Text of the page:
Running Code When Your View Appears

onAppear and task are not the same

When you’re writing SwiftUI views, you definitely don’t want to run expensive tasks in the view’s initializer, as it might get called very often. Also, since the view doesn’t have structural identity yet when the initializer runs, you can’t reliably store data. Instead, you want to load data in the view’s body before the view will be drawn on screen.

You can achieve this with .task or .onAppear. The onAppear modifier has been around since the beginning. It takes a regular closure that is called whenever the view appears on screen 1 . The task modifier supports async/await without you having to create a manual Task. The task also gets cancelled automatically when the view disappears.

Because task can do anything that onAppear can, is there still any reason to use onAppear? Or can we just move to task? At first, I thought the two are the same, it seems like task is built on top of onAppear. There is a small difference, however (which might be an essential difference depending on how you use it). Consider the following view:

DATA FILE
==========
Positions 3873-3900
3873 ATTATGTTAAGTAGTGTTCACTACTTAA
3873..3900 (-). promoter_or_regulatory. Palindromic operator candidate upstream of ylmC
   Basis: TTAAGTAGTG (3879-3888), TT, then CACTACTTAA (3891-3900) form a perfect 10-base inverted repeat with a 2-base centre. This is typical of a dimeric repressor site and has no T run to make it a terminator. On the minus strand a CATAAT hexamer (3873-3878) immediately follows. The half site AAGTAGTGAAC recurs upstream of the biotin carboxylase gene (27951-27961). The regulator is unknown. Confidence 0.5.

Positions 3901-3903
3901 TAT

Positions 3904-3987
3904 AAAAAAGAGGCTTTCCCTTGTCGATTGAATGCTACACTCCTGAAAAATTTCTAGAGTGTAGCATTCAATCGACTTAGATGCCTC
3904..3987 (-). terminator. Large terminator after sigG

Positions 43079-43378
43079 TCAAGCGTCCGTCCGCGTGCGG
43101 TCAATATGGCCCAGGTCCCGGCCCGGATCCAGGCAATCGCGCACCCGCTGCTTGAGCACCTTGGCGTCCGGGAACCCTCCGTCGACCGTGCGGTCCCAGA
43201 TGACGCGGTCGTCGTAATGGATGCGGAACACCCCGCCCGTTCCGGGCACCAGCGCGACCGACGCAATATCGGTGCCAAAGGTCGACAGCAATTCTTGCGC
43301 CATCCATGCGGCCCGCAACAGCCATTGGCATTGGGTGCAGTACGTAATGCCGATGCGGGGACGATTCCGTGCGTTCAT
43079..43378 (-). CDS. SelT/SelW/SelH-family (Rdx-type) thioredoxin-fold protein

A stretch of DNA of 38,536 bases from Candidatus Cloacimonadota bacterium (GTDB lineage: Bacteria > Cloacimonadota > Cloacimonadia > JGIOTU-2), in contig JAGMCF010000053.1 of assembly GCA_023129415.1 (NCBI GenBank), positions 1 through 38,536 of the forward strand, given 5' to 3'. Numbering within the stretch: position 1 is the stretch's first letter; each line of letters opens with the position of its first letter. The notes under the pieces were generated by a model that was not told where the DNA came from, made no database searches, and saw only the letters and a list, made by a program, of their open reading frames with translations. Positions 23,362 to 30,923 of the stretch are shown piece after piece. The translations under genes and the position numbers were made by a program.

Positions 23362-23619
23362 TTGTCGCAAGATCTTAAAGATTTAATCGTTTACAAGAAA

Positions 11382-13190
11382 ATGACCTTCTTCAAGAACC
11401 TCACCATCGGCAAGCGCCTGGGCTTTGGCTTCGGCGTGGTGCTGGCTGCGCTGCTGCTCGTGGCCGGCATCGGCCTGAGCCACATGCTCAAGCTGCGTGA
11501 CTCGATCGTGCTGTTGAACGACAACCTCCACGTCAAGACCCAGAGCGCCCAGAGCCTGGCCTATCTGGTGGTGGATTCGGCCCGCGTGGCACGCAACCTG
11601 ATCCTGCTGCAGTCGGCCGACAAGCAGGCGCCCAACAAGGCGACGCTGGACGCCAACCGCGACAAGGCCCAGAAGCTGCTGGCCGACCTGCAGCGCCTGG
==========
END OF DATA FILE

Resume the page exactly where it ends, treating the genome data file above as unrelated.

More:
struct ContentView: View {
    @State private var color0 =
    @State private var color1 =
    var body: some View {
        VStack {
        .onAppear { color0 = .green }
        .task { color1 = .green }

When you launch this app, you can see that the topmost view in the VStack never renders in red, whereas the bottom view quickly flickers red before turning green. If you can’t see it, you can use QuickTime to create a screen recording and verify it that way.

We first noticed this behavior when implementing our own version of AsyncImage. We wanted to take a cached image, but when you use task, you’ll always see the placeholder.

When you use onAppear or onPreferenceChange (possibly more modifiers), SwiftUI can execute your code before it even renders a single frame. Initially, the body executes, calls onAppear and then runs the closure inside onAppear. If this changes any state, the body is re-rendered before the view is even drawn on screen.

I’m not sure why task behaves differently and if the source of this “problem” is with SwiftUI or the concurrency system. I’m not sure if it’s meant to be or considered a bug, but at least, at this moment in time, it does work differently.

  1. The closure is called at least once when the view appears, but can also be called multiple times. For example, when the view is in a scroll view or a tab bar, the closure gets called each time the view becomes visible.